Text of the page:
In sum, members agreed that construction of child-friendly toilets was very different from building toilets for adults and a number of additional parameters need bearing in mind to ensure safe and hygienic use by children. If projects evolve toilets design in consultations with all stakeholders, the chances of getting a more usable design increase.

Comparative Experiences

Andhra Pradesh

Model Anganwadis Centres in Anantpur District (from Vijay Gawade, UNICEF, Hyderabad)

To address the inadequate facilities available in a majority of AWCs, in 2005 the district administration decided to change the image of AWCs to encourage and educate children about health and hygiene. With UNICEF’s support, 50 of the 2,316 AWCs in the district were upgraded to “model Anganwadis,” and the district administration contributed space and equipment. The Anganwadi staff also received training to build their capacity.

Read more

Orissa

High Costs of “Child Friendly” Toilets in Khordha District (from Ashok Kumar Paikaray, Mahavir Yubak Sangh,Bhubaneswar)

While promoting 30 school toilets under the TSC, Mahavir Yubak Sangh found numerous toilets were being called “user-friendly and child friendly.” However, construction costs for these models were very high and since the TCS budget was not sufficient, teachers had to bear the extra cost from their own pockets. Moreover, in some other schools, the toilets constructed were not user friendly.

Tamil Nadu

Ecologically Friendly Toilets in Cuddalore District (from S. Paramasivan, Care India, Chennai)

EcoSan toilets have been constructed in schools by the organization BLESS. The teachers are fully convinced and committed to training children to use the toilets. The success of this program is largely due to the support of Anganwadi workers and teachers helping children practice using the toilet.

From Ramya Gopalan, Research Associate

Toilets for ICDS Centres in Kanyakumari District

A pilot programme in a district under TSC, in April 2001 this project set out to construct 390 Anganwadi toilets for children below the age of five at Integrated Child Development Scheme (ICDS) centres. The District Project Nutritious Officer is actively involved in mobilizing contributions for the construction and so far, it has constructed 340 toilets. The Block Panchayat is executing the work on this project.

Read more

Self-Help Groups (SHGs) Running Toilets in Thanjavur District

With the help of the District Rural Development Agency, women SHGs are running sanitary complexes successfully training women to use toilets and bathrooms for ablutions and other purposes. Individual toilets are constructed by giving subsidies. Anganwadi toilets and school toilets are constructed to teach children and students to hygienic practices.

For details

International

Vietnam

Hygiene Education in Schools

UNICEF has helped to incorporate hygiene education into the Vietnamese school curriculum and has assisted in installing water supply and sanitation in over 3,400 primary schools and 800 kindergartens and day-care centres around the country. This programme is recognized for employing a child-friendly approach; children generated the latrine designs- making them more likely to suit children’s sizes and preferences, along with fostering better hygiene.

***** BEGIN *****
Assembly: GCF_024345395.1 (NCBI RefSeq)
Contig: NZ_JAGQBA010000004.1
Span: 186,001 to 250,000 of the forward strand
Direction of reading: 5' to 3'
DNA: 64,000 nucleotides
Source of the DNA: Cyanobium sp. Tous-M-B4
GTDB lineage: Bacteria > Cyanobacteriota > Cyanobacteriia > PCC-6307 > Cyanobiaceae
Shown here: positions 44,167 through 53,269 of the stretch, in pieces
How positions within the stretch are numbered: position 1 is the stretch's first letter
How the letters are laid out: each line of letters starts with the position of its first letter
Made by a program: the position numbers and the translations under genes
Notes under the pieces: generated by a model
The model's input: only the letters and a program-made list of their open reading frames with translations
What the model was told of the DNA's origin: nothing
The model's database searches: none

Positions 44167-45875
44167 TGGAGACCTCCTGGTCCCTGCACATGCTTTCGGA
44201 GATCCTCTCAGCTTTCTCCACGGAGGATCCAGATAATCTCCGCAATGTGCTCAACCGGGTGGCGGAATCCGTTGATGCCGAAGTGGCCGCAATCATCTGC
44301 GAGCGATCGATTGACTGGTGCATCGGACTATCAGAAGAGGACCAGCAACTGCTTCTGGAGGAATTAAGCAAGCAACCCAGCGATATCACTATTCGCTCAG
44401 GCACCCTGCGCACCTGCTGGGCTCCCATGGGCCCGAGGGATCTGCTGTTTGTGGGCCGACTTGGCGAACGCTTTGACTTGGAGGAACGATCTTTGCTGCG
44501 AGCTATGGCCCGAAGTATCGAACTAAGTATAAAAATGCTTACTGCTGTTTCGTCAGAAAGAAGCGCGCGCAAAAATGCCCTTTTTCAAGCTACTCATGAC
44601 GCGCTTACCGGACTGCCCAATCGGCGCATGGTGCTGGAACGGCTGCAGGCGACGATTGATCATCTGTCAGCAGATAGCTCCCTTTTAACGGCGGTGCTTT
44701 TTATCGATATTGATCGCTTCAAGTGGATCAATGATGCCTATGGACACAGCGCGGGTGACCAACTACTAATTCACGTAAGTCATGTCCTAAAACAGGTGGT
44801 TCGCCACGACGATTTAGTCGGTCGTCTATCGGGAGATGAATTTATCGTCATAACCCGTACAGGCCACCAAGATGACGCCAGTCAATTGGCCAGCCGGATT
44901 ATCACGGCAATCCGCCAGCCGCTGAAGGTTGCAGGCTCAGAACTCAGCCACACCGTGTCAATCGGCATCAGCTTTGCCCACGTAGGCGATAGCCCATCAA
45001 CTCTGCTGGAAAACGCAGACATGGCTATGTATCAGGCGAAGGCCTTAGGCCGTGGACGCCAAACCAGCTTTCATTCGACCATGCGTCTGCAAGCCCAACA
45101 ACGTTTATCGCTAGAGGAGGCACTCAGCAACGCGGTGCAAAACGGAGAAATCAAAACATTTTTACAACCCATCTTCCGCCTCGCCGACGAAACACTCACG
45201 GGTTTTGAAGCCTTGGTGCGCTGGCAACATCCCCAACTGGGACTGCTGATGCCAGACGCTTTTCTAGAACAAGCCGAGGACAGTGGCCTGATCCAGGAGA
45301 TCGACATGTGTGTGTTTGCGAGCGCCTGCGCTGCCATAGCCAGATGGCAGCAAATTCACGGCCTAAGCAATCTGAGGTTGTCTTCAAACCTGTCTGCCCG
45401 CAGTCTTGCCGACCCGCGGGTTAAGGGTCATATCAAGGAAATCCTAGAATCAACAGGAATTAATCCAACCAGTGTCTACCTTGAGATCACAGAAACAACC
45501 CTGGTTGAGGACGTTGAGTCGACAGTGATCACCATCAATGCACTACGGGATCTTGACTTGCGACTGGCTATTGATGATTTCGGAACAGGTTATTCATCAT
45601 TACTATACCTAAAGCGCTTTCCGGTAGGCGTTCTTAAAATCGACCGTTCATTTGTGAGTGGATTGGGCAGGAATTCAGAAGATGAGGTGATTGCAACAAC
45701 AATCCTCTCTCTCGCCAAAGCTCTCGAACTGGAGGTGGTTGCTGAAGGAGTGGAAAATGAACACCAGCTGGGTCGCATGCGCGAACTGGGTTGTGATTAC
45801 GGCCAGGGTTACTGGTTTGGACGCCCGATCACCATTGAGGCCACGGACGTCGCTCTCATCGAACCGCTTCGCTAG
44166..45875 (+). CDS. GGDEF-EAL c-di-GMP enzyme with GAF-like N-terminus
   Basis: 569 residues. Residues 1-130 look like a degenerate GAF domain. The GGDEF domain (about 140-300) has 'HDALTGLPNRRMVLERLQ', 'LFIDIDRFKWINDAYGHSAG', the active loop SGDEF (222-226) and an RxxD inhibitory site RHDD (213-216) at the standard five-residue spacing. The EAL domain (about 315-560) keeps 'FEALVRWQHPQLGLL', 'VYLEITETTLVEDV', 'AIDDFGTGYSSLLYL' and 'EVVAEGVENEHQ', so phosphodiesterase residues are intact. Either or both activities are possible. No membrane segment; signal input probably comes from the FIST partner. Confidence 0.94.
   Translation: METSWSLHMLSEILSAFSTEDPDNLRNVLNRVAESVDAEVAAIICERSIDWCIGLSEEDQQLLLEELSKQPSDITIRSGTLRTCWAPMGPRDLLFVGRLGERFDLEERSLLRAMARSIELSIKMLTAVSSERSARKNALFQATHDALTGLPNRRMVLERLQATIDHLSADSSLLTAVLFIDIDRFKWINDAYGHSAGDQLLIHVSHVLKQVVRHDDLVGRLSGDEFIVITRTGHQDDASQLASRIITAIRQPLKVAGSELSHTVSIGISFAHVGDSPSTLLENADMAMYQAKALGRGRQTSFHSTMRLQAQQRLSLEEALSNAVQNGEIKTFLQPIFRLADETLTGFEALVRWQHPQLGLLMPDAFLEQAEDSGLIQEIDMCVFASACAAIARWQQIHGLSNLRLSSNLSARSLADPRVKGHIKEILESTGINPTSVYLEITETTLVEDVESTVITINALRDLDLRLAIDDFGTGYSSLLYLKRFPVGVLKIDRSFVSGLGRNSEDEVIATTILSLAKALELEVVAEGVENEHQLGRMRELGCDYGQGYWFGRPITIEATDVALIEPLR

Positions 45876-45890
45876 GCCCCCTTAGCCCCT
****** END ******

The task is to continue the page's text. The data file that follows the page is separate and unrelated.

Read more

Related Resources

Recommended Organizations

UNICEF (from Arumugam Kalimuthu, WES-Net-India Core Group, c/o Plan International, New Delhi)
73 Lodi Estate, New Delhi 110003; Tel: 24690401/1410; Fax:
24627521/91410; newdelhi@unicef.org;http://www.unicef.org/india/children_1376.htm
Recommended as an organization that has evolved innovative and cost effective designs for Anganwadi sanitation

Gramalaya (from S. Damodaran, WaterPartners International India Liaison Office, Tiruchirappalli)
12, 4 th  Cross, Thillainagar West, Tiruchirappalli 620 018 Tamil Nadu; Tel: 91-431-2761263; Fax: 91-431-
2768436;try_gramalaya@sancharnet.in or gramalaya@hotmail.com
http://www.gramalaya.org
Particularly innovative in using a child-centred approach to implement its health and sanitation programs, and developing child-friendly school and Anganwadi toilets.

Recommended Websites

Sanitation for All (from S. Damodaran, WaterPartners International India Liaison Office, Tiruchirappalli)
http://www.toiletsforall.org/
Displays various models of toilets, which could be used in the Total Sanitation Campaign in rural areas including child friendly toilet design options

Recommended Documentation

Child’s Environment Program (from Vijay Gawade, UNICEF, Hyderabad)
http://www.solutionexchange-un.net.in/environment/cr/res04090601.zip (Size: 551 KB)
and
http://www.solutionexchange-un.net.in/environment/cr/res04090602.zip (Size: 673 KB)
Designs of child friendly sanitation facilities constructed in 2005 by UNICEF at 50 anganwadis from Anantpur District in consultation with AW workers, ayahs and mothers

From Ramya Gopalan, Research Associate

Anganwadi Sanitation
Department of Drinking Water Supply, Ministry of Rural Development; 2004
http://ddws.nic.in/tsc-nic/html/anganwadi_sani.htm
Provides strategic points on toilet designs for Anganwadi Centres aiming at behaviour change of the children as well as the mothers attending the Anganwadis

Child-Friendly Hygiene and Sanitation Facilities in Schools: Indispensable to Effective Hygiene Education
By Jaap Zomerplaag and Annemarieke Mooijman; IRC International Water and Sanitation Centre and UNICEF; 2005
http://www.schoolsanitation.org/Resources/Readings/child%2002-03.pdf (Size: 1.9 MB)